BackgroundAmak, the easternmost of the Aleutian Islands, is a small island stratovolcano that like Bogoslof, lies north of the main Aleutian volcanic front. Amak is located about 50 km NW of Frosty volcano on the western tip of the Alaska Peninsula. The summit of the small, roughly 1 cu km Amak volcano is only 488 m above sea level. Blocky lava flows with prominent levees were emplaced during historical eruptions from 1700-1710 and in 1796 (Marsh, in Wood and Kienle 1990). The flows radiate from a well-defined central crater and cover much of the central part of the island. Earlier volcanism perhaps 4000-5000 years ago consisted of the emission of thin, platy andesitic lava flows. A flat alluvial plain on the south flank contains a flat-bottomed crater that may be a maar.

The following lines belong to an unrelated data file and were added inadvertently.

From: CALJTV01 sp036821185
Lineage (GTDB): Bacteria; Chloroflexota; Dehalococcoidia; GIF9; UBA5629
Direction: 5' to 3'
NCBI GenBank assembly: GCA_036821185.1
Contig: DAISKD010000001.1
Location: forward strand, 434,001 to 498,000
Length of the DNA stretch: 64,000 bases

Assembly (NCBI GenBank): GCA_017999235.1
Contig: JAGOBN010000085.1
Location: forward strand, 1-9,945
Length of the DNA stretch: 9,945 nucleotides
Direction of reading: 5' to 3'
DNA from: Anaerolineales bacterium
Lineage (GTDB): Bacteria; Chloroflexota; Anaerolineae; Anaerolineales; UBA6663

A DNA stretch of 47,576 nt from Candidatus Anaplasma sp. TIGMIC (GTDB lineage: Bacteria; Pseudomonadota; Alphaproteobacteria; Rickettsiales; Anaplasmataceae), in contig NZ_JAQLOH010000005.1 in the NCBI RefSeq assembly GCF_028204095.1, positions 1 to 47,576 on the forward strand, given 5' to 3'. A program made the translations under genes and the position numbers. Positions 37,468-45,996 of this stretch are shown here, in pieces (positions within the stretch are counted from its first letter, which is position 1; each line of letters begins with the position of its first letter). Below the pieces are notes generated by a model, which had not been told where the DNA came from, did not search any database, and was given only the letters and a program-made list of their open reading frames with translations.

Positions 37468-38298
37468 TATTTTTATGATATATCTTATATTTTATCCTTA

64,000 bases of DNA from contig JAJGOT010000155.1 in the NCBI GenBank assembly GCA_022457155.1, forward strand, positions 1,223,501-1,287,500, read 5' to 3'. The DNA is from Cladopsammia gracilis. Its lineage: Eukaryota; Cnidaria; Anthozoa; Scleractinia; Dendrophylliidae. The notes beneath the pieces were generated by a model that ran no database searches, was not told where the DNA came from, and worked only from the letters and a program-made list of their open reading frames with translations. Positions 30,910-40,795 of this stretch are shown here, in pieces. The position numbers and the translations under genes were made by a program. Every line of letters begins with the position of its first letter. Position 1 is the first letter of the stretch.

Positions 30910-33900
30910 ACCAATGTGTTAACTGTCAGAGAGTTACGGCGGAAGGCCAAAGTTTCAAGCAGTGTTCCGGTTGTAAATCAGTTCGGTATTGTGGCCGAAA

Smithsonian / GVP volcano information
See also: Sentinel hub | Landsat 8